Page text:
Xavier Dolan pushes boundaries, Gregg Araki goes 80s and Miles Teller destroys drum kits – we round up the surprises at the capital’s biggest film fest
From '71 to Zero Motivation, the BFI London Film Festival is bringing 248 essential movies to the capital this year. As it prepares to kick off tomorrow, you’ve probably already gone through the official programme with a neon yellow highlighter pen. But just in case you’re a little bit late to the party, here’s ten films that totally blew us away.
David Ayer's intense war movie sees Brad Pitt return to the trenches he bellowed through in Inglorious Basterds (2009) to guide new recruit Logan Lerman through the duel horrors of tank battling and having to hold his nose around Shia LaBeouf (the not-famous film star who went 'method' by not washing on-set). Powerful, pulse-pounding and packed full of impressive performances, this has to be one of the first tickets you purchase for this year’s Festival.
Showing on Sunday 19 October
Essentially a mash-up between Harmony Korine and Larry Clark with its own distinctive voice, Guy Myhill’s The Goob is a devastatingly impressive debut. Following 16-year old Taylor (newbie Liam Walpole) and his attempts to survive his explosive father (a scary Sean Harris), The Goob is an intense, but darkly rewarding experience.
Showing on Friday 10, Sunday 12 and Wednesday 15
WHITE BIRD IN A BLIZZARD
IT’S LIKE: Pretty In Pink meets Snowcatcher
Gregg Araki returns, and it’s like he’s never been away. From its (Cocteau Twins scored) opening to closing credits, this 80s-set candy-coloured beauty hypnotizes; as we follow Shailene Woodley’s confident teen Kat combining a search for her missing mother with a sexual awakening. Featuring a captivatingly manic turn from Eva Green, a grizzly Thomas Jane, and Precious’ Gabourey Sidibe in support, this is one of the best casts Araki’s worked with; and they’ve created one of his best films.
Showing on Thursday 16 and Saturday 18
CATCH ME DADDY
You’ll have seen Daniel Wolfe’s music videos — including Time To Dance by The Shoes, which features Jake Gyllenhaal murdering the sort of people who visit our website — here, Wolfe makes his feature debut with a stunning modern western that follows a young Pakistani girl as she tries to escape her family and make a new life with her boyfriend. But her father isn’t prepared to let her go, and has sent a gang of thugs to find her… Beautifully shot, with an eclectic soundtrack, Daddy is a constantly surprising thriller that comes complete with an ending that’ll keep you in conversation for weeks.
Showing on Thursday 16, Friday 17 and Sunday 19
Ambitious jazz musician Andrew Neyman (Miles Teller) meets teacher Terence Fletcher (JK Simmons), who’s so unrelentingly tough he makes Michelle Pfeiffer’s marine in Dangerous Minds (1995) look like a kitten on a trampoline. This astonishing film fizzes with passion in every frame, as Fletcher pushes Neyman to the limits of his drum skills; then far beyond them. Delivered like it’s a psychological action thriller, Whiplash will drop you off your seat, before pulling you back up with shaking hands, ready for the next onslaught of explosive emotion.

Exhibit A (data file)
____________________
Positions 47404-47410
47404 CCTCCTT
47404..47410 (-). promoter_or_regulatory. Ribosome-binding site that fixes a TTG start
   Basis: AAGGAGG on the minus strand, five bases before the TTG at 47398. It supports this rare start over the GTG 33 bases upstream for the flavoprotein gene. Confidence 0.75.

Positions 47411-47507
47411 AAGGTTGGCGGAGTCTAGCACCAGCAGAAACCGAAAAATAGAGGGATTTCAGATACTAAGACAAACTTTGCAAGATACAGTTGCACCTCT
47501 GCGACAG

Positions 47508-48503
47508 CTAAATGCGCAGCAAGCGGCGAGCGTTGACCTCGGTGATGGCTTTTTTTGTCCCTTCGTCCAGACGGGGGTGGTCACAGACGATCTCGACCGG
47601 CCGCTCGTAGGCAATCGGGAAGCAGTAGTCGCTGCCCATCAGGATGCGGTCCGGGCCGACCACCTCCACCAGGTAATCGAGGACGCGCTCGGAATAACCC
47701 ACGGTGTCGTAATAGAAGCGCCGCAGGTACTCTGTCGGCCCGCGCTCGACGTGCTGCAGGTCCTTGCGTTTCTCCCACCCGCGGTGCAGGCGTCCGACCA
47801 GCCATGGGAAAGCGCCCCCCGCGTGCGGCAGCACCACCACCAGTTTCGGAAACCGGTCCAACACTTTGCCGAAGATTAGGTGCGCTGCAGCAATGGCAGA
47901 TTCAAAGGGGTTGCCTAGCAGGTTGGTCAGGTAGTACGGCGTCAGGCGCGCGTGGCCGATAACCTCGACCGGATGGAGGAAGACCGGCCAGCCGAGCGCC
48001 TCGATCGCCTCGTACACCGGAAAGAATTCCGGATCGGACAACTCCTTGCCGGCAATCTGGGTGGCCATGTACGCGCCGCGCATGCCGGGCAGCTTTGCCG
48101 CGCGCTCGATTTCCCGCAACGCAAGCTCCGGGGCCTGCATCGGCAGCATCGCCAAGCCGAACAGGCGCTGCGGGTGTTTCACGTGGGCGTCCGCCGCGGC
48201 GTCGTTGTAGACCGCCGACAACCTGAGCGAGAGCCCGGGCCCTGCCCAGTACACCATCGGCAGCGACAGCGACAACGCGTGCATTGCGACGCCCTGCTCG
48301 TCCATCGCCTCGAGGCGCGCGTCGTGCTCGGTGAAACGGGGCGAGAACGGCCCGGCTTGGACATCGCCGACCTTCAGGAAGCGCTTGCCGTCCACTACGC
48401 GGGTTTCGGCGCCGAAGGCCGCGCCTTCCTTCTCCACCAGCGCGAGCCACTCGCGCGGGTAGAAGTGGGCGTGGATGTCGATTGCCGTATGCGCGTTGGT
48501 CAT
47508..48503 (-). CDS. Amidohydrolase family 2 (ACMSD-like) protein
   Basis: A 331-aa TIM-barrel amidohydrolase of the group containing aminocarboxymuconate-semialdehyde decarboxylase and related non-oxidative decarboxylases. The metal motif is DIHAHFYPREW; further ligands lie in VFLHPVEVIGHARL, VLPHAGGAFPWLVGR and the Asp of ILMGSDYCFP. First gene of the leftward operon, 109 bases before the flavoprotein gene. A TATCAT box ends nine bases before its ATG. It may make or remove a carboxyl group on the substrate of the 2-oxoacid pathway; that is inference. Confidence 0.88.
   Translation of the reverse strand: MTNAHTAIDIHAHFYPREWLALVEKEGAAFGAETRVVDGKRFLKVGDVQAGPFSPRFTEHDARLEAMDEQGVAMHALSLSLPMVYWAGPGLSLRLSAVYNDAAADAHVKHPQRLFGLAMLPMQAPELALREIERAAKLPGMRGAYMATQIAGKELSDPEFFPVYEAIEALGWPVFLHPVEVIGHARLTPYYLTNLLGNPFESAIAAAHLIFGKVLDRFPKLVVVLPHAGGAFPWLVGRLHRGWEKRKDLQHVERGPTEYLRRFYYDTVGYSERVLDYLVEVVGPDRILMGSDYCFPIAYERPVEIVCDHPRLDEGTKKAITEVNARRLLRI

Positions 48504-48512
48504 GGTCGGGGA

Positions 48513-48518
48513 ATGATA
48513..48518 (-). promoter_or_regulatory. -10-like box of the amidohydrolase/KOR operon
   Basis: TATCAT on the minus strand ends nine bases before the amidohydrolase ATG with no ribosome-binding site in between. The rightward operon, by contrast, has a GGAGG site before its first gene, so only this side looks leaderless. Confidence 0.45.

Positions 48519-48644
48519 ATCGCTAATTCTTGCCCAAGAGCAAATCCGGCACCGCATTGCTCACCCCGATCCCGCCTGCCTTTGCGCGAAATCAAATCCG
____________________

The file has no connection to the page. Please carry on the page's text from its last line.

Showing on Wednesday 15, Thursday 16 and Saturday 18
MEN, WOMEN AND CHILDREN
Juno (2007) director Jason Reitman’s smart(phone) adaptation of Chad Kultgen’s coming of age novel overlaps texts, tweets, emails, and Facebook posts onto the screen like that IKEA scene in Fight Club (1999), only with much more poignancy. There, the technique was played for laughs, here, the onscreen messages are used to evocatively explore the ironic isolation we experience in a (Wi-Fi) internet-connected world. Featuring Adam Sandler with a beard of sorrow and Jennifer Garner’s most impressive performance since… well, forever, this is essential viewing — just make sure you don’t wait to watch it on your iPad.
Showing on Thursday 9, Friday 10 and Saturday 11
Mid-20s wunderkind auteur Xavier Dolan has made five films in five years — so you can almost see how he could label Orson Welles “A late bloomer” in a recent interview. Coming from anyone else, the statement might seem preposterous, but Dolan’s rapid development as a filmmaker is so impressive he could well eventually make his very own Citizen Kane (1941). Mommy, his latest, certainly has its fair share of experimentation — this tale of the relationship between weary mother Diane and her ADHD teenage son Steve is shot in a 1:1 aspect ratio — basically, the same framing as an ice bucket challenge video — which makes our protagonists look like black walls are closing in on them. Which, thematically, they very much are.
Showing on Thursday 16 and Sunday 19
Director Carol Morley teams with cinematographer Agnes Godard and Game Of Thrones’ Arya (Maisie Williams) to deliver this exquisite exploration of an English girls school at the end of the 60s. With Everything But The Girl’s Tracey Thorn on soundtrack duties, this is a stylish examination of emotional abandonment and brittle emotions.
Showing on Saturday 11, Monday 13 and Sunday 19
THE WAY HE LOOKS
Following blind high school student Leonardo’s quest for his first kiss, exploring his lifelong friendship with the devoted Giovana, and detailing how handsome new student Gabriel complicates both, this Brazilian drama is almost impossibly charming. Moving, joyous and enchanting in equal measure, you won’t take your eyes off it.
Showing on Thursday 9 and Friday 10
How I Live Now (2013)'s George MacKay takes centre-stage in Duane Hopkins’ haunting drama, following sensitive Tim’s travails as he cares for his terminally ill mother on a heroin-ravaged post-industrial satellite town in the north-east of England, whilst stealing to ensure his sister’s survival. An intense score enhances the harrowing events documented by Hopkins' near-magical camera.
Showing on Saturday 11 and Tuesday 14